Mathias Meyer
Mathias Meyer


Things that don’t really justify their own separate posts.

  • The method instance\_methods now returns an array of symbols instead of an array of strings. So do all the other methods that return methods, e.g. singleton\_methods, public\_instance\_methods, etc.

  • There’s now a method define\_singleton\_method that will remove the need of using instance\_eval when you want to define a singleton method. This is both true for classes and objects. Though if you’re really picky, those actually are the same.

  • public\_send is already an oldie, but goldie, but it can’t hurt to mention it. It will fail when you’re trying to dynamically call a non-public method. Good old send still works as advertised.

  • Enumerable#grep can work on arrays of symbols. Add that to an array of methods, and you have a way of searching for methods that’s still compatible with Ruby 1.8. As a matter of fact, and thanks for David Black for pointing that out, symbols seem to be more string-like in Ruby 1.9, so you can do :symbol.match(/ymbol/).

  • instance\_exec is a nicer way of calling a block in the context of an object when you need to access variables outside of the block. You can give the parameters you need in the block as parameters to instance\_exec which will in turn hand it to the block.

      m =
      secret = "sssh!"
      m.instance_exec(secret) {|s| @secret = s}

    Now, this is a terrible example, I know, but honestly I’m not too sure how useful this is in practice. instance\_exec was also backported to Ruby 1.8.7, if you’re up for that kind of thing.

  • Blocks are now handled very similar to methods, at least when they’re lambdas. Don’t ask me why the good old proc method is still in there. You get ArgumentErrors when your argument list doesn’t match the list of parameters specified for the block. So checking the arity is probably a good idea when you’re working inside a library dealing with blocks handed to you.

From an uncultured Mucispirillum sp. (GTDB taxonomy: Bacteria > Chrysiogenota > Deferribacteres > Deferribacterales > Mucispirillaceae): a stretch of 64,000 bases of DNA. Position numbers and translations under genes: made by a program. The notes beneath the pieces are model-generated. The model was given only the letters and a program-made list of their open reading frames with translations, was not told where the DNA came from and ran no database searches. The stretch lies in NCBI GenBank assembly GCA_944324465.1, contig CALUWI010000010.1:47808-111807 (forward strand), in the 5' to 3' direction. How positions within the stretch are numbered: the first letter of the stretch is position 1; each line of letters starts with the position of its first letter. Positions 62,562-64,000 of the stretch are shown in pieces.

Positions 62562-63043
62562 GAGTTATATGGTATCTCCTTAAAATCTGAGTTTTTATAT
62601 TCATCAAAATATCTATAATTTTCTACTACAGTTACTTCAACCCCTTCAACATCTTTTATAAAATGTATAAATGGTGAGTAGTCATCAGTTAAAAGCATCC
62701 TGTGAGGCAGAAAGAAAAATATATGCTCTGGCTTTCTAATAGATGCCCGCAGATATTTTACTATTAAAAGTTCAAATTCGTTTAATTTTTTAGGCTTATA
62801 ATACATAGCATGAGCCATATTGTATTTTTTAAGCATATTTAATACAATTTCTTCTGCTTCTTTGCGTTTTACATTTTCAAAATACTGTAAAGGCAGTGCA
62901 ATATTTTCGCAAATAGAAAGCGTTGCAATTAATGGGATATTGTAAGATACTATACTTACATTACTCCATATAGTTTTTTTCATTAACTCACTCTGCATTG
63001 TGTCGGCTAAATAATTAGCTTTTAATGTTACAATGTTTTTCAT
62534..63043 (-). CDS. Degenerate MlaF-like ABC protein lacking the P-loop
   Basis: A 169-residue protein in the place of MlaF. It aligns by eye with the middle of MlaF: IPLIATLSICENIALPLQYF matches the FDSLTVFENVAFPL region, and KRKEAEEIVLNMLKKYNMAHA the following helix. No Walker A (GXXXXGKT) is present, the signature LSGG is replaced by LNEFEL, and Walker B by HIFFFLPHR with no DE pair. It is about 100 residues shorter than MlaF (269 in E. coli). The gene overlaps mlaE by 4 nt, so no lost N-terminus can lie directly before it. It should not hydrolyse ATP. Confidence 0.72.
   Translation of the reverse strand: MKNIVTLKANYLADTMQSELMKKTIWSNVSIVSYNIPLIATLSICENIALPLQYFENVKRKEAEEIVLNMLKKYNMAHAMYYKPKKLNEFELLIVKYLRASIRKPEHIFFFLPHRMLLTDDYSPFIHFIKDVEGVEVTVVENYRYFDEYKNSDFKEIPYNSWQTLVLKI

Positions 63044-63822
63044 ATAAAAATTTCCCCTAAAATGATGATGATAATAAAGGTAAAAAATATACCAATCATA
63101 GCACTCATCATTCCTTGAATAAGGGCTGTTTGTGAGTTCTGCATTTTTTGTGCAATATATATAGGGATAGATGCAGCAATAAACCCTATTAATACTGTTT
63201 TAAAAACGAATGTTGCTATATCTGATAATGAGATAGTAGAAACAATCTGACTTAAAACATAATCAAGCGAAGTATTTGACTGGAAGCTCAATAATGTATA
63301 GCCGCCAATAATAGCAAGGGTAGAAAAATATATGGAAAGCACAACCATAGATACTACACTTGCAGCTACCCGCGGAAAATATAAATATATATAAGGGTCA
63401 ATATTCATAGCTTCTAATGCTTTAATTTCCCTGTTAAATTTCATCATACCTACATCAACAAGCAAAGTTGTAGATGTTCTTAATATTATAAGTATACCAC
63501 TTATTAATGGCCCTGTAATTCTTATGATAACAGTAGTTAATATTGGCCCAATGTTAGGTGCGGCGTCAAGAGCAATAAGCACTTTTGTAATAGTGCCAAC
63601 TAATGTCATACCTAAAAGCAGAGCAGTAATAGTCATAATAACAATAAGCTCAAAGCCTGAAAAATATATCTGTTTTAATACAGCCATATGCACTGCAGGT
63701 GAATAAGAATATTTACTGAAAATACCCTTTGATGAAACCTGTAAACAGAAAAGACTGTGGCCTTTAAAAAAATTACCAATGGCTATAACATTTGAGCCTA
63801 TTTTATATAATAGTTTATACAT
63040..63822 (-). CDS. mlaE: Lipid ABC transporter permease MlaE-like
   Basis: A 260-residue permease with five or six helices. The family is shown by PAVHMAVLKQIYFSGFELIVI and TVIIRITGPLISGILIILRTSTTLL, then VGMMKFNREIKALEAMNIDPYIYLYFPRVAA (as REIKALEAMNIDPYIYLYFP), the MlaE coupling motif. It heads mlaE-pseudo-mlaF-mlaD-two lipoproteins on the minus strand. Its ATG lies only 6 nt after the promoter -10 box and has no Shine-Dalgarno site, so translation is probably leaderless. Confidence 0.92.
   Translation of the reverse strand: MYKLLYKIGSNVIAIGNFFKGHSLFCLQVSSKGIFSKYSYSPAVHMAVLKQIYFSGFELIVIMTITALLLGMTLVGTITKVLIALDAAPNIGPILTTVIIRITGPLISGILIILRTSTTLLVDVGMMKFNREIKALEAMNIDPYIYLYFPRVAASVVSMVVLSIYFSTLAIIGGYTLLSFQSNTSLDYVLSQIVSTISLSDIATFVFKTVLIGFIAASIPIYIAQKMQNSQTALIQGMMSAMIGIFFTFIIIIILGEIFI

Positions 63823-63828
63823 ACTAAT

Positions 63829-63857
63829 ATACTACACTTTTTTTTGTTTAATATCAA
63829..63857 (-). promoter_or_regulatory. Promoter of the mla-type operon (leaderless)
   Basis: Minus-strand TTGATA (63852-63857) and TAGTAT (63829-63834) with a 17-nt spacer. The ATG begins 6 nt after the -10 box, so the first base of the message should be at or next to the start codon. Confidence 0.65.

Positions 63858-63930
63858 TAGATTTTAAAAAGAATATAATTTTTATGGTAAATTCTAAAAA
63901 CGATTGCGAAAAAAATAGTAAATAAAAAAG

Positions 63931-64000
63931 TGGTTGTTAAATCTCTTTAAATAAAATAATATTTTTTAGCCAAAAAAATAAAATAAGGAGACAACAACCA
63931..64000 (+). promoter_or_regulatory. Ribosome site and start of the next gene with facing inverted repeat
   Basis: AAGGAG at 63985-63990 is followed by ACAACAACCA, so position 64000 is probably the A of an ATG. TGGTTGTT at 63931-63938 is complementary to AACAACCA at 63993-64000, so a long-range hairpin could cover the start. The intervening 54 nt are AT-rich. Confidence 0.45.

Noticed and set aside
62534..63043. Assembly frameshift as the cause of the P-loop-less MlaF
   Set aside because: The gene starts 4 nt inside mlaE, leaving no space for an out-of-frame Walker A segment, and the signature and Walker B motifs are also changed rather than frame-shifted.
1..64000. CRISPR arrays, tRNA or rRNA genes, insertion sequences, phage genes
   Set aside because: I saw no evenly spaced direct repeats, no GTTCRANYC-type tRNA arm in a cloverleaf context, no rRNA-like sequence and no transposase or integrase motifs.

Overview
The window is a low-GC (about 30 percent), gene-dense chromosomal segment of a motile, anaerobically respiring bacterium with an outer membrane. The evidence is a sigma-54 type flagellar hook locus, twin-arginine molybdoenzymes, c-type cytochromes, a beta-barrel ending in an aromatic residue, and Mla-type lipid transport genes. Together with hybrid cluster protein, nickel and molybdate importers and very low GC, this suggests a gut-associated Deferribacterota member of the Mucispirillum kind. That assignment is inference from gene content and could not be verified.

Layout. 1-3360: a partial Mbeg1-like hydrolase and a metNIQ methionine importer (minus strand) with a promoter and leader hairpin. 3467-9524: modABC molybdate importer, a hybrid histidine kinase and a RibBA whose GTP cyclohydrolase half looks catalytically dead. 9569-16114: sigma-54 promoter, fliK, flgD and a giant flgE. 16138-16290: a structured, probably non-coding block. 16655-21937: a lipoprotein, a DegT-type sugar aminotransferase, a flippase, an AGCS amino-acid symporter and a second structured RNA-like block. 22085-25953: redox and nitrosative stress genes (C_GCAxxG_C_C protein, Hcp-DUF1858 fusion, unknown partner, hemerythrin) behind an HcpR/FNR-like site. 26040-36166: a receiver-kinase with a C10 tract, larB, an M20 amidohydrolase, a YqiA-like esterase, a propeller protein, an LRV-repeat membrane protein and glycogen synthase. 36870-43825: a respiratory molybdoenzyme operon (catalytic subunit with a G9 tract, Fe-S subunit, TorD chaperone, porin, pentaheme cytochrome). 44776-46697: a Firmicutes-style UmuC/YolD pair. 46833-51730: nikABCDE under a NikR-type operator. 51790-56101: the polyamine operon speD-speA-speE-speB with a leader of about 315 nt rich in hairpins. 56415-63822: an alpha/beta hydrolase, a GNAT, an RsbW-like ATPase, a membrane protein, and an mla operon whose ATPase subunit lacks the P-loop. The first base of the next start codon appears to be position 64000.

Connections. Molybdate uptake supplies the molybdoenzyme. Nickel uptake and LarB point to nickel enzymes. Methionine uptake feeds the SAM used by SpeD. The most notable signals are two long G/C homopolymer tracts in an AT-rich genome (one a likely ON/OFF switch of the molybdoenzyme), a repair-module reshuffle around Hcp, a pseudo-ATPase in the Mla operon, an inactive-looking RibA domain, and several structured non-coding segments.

Don’t get me started on the new way parameters are handled in both methods and blocks. You can have optional parameters, splat parameters, and another mandatory parameter, afterwards. It’s crazy, but true. Ruby will match things from the outside in. To fully understand it, I can only recommend to play around with it.

  • Fibers! Man, this stuff is neat. It’s not really the place to explain everything around them, I’ve written a long-ish article on them for the RailsWay Magazin to fully understand what they actually do. Play with them, but not with the semi-coroutines version that’s the default. require 'fiber' is where it’s at. That gives you the full power of this neat little gem.

  • The Enumerable methods in Hash will now return hashes where appropriate. This is kind of a big deal, because it can break compatibility when you’re solely relying on it. When you’re talking to code on the outside, it’s probably a good idea to still convert any results to an array using Hash#to\_a

  • Even though it’s supposably still the same version, there’s some differences in the code of WEBrick. It will simply fail on requests with request URIs longer than 1024 characters. That was a bit surprising to me, and since there was no reasonable way around it, I had to patch it to work with SimplerDB.

  • String now has start\_with? and end\_with?, they’re also in Ruby 1.8.7.

  • In Ruby 1.9.2 there’s now Method#parameters, which gives you a neat way to inspect parameters of a method (duh!):

      => [[:opt, :y], [:opt, :m], [:opt, :d], [:opt, :sg]]
      def parameterize(name, options = {}, *args, &blk)
      => [[:req, :name], [:opt, :options], [:rest, :args], [:block, :blk]]

As much fun as Ruby 1.9 is, having to deal with unmaintained code that is not compatible yet is a real pain in the ass. But still, it’s totally worth checking out, and if you have a vanilla project coming up on the horizon, consider doing it with Ruby 1.9.